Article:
There's been a lot of debate lately surrounding the issue of involving skateboarding in the Olympics. In the last few months, the discussion has moved from 'Should skateboarding be in the Olympics?' to 'When will skateboarding enter the Olympics?'.
This debate is close to many skaters' hearts as skating has always been something to defy the system and go against authority. But what will happen to the skating way of life if it has to conform to the Olympics strict code of conduct? A lot of skaters fear the sport will lost its individuality and become too mainstream.
However, the other side of the coin offers a negative result for the world of skateboarding too. If skaters themselves don't enter skateboarding into the Olympics, someone else will. That someone else won't have any inclination to keep the integrity and rebelliousness of skateboarding. In a way, skateboarders are screwed if they do enter, screwed if they don't.
One way respected organizations within skateboarding are suggesting to combat this is to highlight the issue of 'Sport'. Is skateboarding even a sport? Does it constitute more of an art-form? Instead of competitions through governing bodies like the Olympics, should there be 'exhibitions' of skateboarding?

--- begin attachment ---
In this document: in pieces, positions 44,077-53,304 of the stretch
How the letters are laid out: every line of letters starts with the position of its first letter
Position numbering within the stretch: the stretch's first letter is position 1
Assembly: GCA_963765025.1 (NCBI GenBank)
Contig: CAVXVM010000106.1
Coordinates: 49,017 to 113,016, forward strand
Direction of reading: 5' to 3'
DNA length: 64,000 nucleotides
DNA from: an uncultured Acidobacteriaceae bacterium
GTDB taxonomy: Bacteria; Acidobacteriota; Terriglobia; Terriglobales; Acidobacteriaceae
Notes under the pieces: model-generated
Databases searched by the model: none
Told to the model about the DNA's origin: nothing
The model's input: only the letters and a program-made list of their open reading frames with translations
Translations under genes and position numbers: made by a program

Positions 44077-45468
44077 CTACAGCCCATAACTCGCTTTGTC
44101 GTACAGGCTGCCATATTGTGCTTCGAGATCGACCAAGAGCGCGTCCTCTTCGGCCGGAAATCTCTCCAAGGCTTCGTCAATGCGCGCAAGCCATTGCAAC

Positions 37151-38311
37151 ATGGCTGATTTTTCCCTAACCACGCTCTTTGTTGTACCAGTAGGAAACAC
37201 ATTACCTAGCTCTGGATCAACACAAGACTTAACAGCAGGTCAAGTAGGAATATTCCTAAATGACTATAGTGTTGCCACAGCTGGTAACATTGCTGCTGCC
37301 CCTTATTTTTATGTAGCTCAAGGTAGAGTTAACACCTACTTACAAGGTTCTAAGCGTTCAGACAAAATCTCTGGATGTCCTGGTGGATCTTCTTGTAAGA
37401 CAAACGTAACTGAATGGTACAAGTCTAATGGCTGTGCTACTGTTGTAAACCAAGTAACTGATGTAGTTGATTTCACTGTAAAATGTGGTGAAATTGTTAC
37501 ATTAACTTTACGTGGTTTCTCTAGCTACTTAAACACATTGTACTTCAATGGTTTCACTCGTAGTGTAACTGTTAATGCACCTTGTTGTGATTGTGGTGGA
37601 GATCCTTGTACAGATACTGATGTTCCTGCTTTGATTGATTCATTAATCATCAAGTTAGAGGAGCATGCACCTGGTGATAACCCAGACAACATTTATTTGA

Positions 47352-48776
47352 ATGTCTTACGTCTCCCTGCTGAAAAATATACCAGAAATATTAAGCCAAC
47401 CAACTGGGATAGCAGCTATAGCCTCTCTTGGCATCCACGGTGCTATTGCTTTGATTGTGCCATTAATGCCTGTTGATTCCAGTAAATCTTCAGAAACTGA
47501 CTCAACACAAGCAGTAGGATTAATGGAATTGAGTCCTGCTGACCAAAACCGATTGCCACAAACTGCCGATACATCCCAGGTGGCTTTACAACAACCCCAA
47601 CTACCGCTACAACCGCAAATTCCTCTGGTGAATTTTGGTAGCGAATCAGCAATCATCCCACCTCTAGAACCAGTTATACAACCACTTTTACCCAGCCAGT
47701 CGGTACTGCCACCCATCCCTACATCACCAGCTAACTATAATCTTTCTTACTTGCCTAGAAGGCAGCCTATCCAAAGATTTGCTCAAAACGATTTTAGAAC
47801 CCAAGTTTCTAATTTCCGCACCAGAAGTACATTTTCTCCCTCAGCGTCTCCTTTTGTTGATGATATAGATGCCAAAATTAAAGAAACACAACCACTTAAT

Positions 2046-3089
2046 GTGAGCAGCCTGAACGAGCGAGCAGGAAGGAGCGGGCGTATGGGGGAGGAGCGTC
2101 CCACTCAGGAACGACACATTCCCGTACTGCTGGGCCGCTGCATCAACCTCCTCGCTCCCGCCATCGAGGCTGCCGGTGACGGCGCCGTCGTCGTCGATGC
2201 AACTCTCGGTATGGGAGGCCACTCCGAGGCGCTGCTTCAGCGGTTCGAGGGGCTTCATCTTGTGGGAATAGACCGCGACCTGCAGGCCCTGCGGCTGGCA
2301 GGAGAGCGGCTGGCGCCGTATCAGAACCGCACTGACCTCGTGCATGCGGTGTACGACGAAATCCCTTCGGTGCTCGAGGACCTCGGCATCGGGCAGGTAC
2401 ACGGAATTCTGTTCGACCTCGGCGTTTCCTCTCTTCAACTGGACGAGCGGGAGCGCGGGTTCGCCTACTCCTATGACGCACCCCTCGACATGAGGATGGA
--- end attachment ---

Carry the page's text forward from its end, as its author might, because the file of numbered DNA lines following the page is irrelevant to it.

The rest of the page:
Another positive point in the fight against skateboarding becoming an Olympics event is the very valid fact that the Olympics is full. That's right, only a certain amount of medals can be awarded each event - and the Olympics are maxed out. To get skateboarding included means the exclusion of another, already-accepted, sport.
The process of adding another sport to the Olympics already long list of events is time-consuming and laborious. But there are a lot of people incredibly keen to push it forward and invest. Perhaps in 2016, there will be a skateboarding event. The real question is, who will be running it and what will our beloved sport actually look like?